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Join Date: May 2007
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Thumbs up How-to: Rear Oil Line Replacement (lots of photos)

Thanks to information found in numerous posts on this forum, I successfully replaced both oil lines connecting to the rear fender thermostat last week. Since this seems like a pretty common issue, and there is a lot of documentation here about ways to attack it, I thought I'd post my experience. Hopefully it will benefit someone in the future.

The car is a '77 911S with the trombone front cooler. I believe the oil lines were original to the car. I'm not an expert on this at all, so take this for what it is. It was just my experience, your mileage may vary. Also, no comments on the general filthiness of my car...I'm working on it!

Here are the lines and thermostat before I started. These had been soaking in PB Blaster for several days but they absolutely would not move. I wasn't going to try a torch in my solvent-soaked work space.



I decided to use the cutoff wheel method noted in several posts here. I started by cutting the lines off really close to the nuts to buy some room to work. I used an air-powered cutoff wheel. Expect a bit of a mess...





I then used the wheel to cut slots in the back and side of the nut. This was pretty nerve-wracking, but taking a few quick measurements on the new lines gave me an idea of how much metal I had to work with. In the end, I was able to cut all the way through down to the threads.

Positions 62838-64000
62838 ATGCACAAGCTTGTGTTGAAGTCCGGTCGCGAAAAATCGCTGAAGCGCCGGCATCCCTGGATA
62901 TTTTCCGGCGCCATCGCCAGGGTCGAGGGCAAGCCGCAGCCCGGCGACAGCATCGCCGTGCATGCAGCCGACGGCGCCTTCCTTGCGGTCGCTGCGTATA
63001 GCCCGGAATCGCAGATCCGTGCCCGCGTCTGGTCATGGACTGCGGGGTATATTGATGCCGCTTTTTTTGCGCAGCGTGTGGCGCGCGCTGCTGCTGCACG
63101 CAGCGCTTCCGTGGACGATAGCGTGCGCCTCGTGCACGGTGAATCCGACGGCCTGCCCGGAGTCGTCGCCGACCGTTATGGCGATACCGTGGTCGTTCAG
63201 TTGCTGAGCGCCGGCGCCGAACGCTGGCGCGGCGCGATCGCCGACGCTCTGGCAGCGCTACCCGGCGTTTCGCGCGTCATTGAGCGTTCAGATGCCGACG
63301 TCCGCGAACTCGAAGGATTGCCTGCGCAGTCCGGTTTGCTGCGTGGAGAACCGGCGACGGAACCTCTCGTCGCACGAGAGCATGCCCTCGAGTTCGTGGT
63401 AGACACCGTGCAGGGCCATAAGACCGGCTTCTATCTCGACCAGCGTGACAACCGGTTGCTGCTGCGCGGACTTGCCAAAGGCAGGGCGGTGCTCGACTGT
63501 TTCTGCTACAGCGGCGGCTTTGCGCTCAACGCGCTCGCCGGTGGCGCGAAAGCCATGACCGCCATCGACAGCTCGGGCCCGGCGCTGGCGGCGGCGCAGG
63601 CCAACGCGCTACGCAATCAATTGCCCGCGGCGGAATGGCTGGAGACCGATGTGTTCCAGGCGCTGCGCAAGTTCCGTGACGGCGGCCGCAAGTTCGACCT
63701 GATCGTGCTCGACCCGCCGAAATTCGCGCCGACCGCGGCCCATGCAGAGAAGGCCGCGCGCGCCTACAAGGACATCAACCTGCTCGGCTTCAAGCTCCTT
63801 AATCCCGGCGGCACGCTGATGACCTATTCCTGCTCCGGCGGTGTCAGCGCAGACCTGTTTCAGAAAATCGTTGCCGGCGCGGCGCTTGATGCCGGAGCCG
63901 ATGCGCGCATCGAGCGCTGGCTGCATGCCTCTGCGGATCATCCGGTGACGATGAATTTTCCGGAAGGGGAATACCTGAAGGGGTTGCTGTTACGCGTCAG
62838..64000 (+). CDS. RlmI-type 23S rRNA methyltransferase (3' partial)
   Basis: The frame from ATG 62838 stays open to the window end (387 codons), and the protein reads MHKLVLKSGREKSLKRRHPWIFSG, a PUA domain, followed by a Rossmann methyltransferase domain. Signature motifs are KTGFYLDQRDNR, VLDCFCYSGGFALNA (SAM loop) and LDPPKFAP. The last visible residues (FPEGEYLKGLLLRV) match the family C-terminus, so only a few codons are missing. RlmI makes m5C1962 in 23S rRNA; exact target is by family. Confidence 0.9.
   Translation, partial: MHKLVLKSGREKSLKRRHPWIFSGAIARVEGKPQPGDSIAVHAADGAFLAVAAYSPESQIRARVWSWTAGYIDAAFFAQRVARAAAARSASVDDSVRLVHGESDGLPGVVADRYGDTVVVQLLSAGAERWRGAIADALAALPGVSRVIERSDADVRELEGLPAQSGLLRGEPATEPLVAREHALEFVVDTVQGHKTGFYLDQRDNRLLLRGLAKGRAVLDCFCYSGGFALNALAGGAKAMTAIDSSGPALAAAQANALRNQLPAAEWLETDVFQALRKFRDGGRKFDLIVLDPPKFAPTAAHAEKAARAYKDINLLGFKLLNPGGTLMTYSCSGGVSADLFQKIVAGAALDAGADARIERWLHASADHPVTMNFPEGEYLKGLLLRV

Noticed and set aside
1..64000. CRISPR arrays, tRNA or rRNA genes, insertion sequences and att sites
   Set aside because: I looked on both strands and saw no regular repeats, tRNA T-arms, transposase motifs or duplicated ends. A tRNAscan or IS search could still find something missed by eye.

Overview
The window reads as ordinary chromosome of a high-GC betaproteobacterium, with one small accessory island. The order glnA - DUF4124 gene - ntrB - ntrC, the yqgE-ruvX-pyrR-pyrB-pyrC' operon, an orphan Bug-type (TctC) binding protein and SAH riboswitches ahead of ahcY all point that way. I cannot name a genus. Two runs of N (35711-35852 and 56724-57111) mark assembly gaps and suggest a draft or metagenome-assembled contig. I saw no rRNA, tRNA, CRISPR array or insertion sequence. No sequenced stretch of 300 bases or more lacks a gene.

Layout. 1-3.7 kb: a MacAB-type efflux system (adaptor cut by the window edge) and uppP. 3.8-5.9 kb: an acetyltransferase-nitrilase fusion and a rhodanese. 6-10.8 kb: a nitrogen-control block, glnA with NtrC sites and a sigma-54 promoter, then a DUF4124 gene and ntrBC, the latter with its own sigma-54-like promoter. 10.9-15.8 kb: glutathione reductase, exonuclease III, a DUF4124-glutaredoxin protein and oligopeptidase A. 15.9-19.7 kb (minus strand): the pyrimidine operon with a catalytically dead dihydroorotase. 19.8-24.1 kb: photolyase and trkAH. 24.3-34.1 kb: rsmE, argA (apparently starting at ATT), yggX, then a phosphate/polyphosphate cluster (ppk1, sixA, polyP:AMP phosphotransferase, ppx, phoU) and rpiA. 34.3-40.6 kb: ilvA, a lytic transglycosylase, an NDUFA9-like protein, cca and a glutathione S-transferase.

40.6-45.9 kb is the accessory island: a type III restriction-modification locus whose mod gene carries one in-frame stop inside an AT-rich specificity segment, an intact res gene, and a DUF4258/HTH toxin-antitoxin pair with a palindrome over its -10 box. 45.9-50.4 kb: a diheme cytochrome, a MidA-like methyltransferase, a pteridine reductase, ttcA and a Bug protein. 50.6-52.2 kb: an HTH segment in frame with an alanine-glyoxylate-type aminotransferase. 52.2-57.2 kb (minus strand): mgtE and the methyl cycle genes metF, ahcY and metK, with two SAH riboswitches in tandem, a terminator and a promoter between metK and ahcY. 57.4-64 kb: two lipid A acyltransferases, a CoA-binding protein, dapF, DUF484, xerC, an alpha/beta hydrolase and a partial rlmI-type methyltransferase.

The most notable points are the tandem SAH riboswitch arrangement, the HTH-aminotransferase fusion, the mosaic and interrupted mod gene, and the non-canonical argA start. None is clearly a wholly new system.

Once cut, I used a prybar to open up the slots a bit. A combination of the prybar, the oil line wrench, and a hammer were enough to start the nut turning off the threads. Even when spread open by several millimeters it took a lot of coaxing.



The nut eventually turned off of the thermostat. As you can see here the threads are clean. This felt good...these sorts of projects usually don't work out for me.



Victory. You can see how chopped up the nut got from all the cutting and beating...



After what I learned with the first nut, the second was a bit easier. I won't post any photos of that to save space. Same deal, different line!

Here is a photo with the new lines installed, which were purchased from our host and fit very nicely. My buddy has had trouble with leaks after replacing the lines, so I spread a bit of anaerobic gasket maker on the threads right before installation.



The welded-on bolt holding the oil line bracket snapped right off on me, so I secured the oil lines with a couple rubberized brackets usually used for electrical work and a Nylock nut.



The engine has been reinstalled, and I've been driving it for about a week. So far there are no leaks, so I guess it worked out.